One of these days I'll get around to doing a proper photo gallery with hundreds of images of various guitars. For now, this is just a small sample of some of the guitars that I restored over the years. Most of these pics are from the last few years, taken after I discovered the wonders of digital photography. My prior exploits will have to remain shrouded in the mists of time until I scan in some of the older "analog" photos (remember those?). To answer the inevitable question, no, none of these guitars are for sale. Most of them I no longer own. Some were sold locally here in New York, some went to many different parts of the world from Russia to Japan to France to Australia… Somewhere, somebody is playing one of my old "junk" guitars, and I love it.
A trio of 1966 Decca guitars, two DMI-201's and a top-of-the-line DMI-203. These were made by Teisco for Decca Records. These particular three were originally bought together in early 1967 for a family band, a father and two sons. Guess who got the fancy three-pickup model. All three plugged into a single Decca amp, bought at the same time. Can you just imagine the horrible racket they made?
These Russian beauties were made at the Rostov-On-Don factory in the 1980's. The two sisters are called Stella (left, no relation to old American Stella guitars) and Aelita (right). See the family resemblance?
Russian Tonika guitars from the 1970's. These are more like cousins, because even though it's the same model, they were made at different factories. The Tonika on the left was made in Sverdlovsk (Ural) and the one on the right is from Rostov.
This early 1960's Kawai was also sold under the Kingston brand. The Pace SG from the late 1960's is a bit more obscure, but otherwise it's a fairly typical eample of an early "copy era" Japanese model.
Another early 1960's Kawai, a cool little shortscale bass. It was the very first guitar I sold on eBay some years ago. On the right, the legendary 1968 Avalon "Shaggs" model. This one now belongs to a Japanese collector. Only yours truly can manage to sell an old Japanese guitar back to the Japanese, mostly they just come here to buy Fenders!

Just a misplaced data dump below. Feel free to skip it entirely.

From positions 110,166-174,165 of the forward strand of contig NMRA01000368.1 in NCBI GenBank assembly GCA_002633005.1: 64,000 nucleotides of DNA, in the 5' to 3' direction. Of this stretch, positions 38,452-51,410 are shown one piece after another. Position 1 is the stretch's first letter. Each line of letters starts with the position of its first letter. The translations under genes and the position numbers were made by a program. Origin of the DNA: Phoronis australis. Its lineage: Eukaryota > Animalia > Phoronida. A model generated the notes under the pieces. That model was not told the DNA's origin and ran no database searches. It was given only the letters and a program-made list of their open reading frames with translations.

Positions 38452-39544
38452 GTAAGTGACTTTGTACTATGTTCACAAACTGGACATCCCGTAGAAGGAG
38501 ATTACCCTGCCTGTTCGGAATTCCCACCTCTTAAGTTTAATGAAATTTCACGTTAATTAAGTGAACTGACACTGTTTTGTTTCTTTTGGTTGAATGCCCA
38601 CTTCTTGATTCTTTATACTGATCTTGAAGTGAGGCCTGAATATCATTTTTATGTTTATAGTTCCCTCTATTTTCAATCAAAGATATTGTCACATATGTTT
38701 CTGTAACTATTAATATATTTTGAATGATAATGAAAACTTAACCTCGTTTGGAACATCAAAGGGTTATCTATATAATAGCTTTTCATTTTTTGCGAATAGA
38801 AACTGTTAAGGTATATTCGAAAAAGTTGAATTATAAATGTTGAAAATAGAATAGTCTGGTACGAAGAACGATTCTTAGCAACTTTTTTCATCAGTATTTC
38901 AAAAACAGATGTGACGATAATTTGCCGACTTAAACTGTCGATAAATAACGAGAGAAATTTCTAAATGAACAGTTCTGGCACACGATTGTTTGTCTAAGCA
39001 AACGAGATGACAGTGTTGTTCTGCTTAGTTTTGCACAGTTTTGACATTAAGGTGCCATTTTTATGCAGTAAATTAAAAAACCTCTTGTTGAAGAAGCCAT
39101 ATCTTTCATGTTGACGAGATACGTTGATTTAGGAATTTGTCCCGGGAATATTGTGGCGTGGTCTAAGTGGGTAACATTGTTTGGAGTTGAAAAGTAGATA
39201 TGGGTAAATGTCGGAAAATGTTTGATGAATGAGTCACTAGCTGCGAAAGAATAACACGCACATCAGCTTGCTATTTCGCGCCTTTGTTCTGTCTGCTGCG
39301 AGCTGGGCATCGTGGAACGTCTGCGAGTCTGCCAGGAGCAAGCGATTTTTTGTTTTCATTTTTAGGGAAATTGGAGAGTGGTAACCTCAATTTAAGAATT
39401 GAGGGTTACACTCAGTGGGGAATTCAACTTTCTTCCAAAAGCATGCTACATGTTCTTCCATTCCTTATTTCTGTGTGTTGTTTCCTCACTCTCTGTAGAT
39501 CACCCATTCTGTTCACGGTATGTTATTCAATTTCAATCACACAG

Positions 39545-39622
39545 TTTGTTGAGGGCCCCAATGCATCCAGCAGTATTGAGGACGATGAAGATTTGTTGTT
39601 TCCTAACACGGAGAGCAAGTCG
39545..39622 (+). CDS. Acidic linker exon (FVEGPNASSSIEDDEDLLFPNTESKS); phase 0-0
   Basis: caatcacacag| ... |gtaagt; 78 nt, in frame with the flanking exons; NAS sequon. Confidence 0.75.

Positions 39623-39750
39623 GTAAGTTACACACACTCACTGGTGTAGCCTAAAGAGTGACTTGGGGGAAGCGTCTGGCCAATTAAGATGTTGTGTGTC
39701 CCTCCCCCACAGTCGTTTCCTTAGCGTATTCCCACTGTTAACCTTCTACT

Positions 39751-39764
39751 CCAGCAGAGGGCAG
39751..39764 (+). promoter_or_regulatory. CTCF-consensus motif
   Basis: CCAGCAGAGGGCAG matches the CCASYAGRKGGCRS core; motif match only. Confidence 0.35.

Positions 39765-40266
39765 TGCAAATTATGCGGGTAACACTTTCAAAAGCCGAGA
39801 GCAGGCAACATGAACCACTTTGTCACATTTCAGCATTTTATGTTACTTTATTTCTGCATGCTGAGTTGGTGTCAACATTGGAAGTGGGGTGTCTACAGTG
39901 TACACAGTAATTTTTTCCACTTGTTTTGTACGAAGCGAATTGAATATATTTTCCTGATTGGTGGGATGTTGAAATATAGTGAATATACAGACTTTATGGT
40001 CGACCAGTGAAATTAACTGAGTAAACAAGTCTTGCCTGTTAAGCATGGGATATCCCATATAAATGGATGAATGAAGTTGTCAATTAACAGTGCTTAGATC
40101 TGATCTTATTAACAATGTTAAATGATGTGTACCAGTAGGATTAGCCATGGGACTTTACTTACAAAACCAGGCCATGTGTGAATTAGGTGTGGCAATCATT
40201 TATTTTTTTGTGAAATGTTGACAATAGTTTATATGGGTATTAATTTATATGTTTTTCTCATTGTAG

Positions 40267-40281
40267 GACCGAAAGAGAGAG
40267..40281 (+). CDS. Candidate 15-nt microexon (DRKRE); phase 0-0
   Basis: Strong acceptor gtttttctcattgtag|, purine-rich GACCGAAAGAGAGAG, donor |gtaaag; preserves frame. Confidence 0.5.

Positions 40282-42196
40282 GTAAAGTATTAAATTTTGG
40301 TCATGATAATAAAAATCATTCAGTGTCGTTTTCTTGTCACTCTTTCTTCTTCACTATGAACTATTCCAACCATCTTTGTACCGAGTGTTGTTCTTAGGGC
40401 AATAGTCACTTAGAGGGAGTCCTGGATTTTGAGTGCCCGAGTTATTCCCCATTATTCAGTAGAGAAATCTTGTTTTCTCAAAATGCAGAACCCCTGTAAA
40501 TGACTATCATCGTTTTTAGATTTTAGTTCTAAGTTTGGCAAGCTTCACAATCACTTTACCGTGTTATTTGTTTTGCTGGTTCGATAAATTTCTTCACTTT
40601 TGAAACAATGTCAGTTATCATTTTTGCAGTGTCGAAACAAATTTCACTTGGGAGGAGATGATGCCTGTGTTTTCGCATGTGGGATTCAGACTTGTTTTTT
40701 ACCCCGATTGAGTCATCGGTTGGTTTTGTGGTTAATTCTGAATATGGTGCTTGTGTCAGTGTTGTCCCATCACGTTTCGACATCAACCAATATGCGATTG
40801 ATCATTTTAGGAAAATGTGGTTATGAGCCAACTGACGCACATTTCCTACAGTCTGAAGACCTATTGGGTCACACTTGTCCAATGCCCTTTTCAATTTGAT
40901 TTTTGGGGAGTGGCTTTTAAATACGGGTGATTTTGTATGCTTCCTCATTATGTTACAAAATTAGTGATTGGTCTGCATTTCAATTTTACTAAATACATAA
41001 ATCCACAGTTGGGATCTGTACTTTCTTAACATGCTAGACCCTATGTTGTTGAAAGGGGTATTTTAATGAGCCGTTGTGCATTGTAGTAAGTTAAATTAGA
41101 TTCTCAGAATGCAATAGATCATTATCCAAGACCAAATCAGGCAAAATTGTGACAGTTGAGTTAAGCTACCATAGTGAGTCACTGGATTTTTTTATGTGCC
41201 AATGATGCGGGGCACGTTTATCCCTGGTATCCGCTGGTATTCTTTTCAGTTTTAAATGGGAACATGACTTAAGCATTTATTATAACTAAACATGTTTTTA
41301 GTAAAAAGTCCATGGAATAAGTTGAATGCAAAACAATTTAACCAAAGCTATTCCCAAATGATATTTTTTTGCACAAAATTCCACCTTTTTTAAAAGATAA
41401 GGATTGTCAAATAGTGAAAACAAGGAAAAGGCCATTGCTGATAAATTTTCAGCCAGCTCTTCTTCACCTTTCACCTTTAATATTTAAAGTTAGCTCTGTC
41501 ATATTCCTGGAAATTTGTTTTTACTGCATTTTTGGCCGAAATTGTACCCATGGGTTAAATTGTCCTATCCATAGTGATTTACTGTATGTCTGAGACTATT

Two Univox Hi-Flyers. The bass is a late 1960's model, made for Merson (Univox) by Aria. The guitar is a slightly later series from the early 1970's and was most likely made to similar specs by Matsumoku.
This pair of junkers were literally junk when I got them. The 1959 Kay bass (model K-5965 "Pro") was rescued from the New York City garbage, while the yellow Ibanez Tele (c. 1972 model 2352) was found totally trashed at a flea market for $20. Keep your eyes open folks, you never know what you'll find.
Two elegant old gals from Eastern Europe, a Musima Elektra Deluxe V (East Germany, mid 1960's) and an Orpheus Hebros bass (Bulgaria, early 1970's). This is how they rocked behind the Iron Curtain.
Green guitars are always fun! Left: 1966 Klira Star Club (Germany, dig the cool pirate sticker!). Right: mid-1960's Sekova thinline (Japan).
Funny shapes are cool, too. Left: c.1983 Arbor Explorer, heavy metal, baby! Right: 1968 Domino Californian, surf's up!
Two classic 1960's European models, a 1965 Jolana Alfa (Czechoslovakia) and a late 1960's Watkins Rapier-44 (Britain).
More crazy Russian electric madness! In the bad old days, you either bought a flashy Ural guitar and were the envy of your friends, or you made your own axe. Left: 1983 Ural guitar. Right: a fairly typical c. 1970's Russian "samopal" (an instrument built at home by an amateur).
Tiger examines a c. 1970 Sekova.
A big pile of "junk"!
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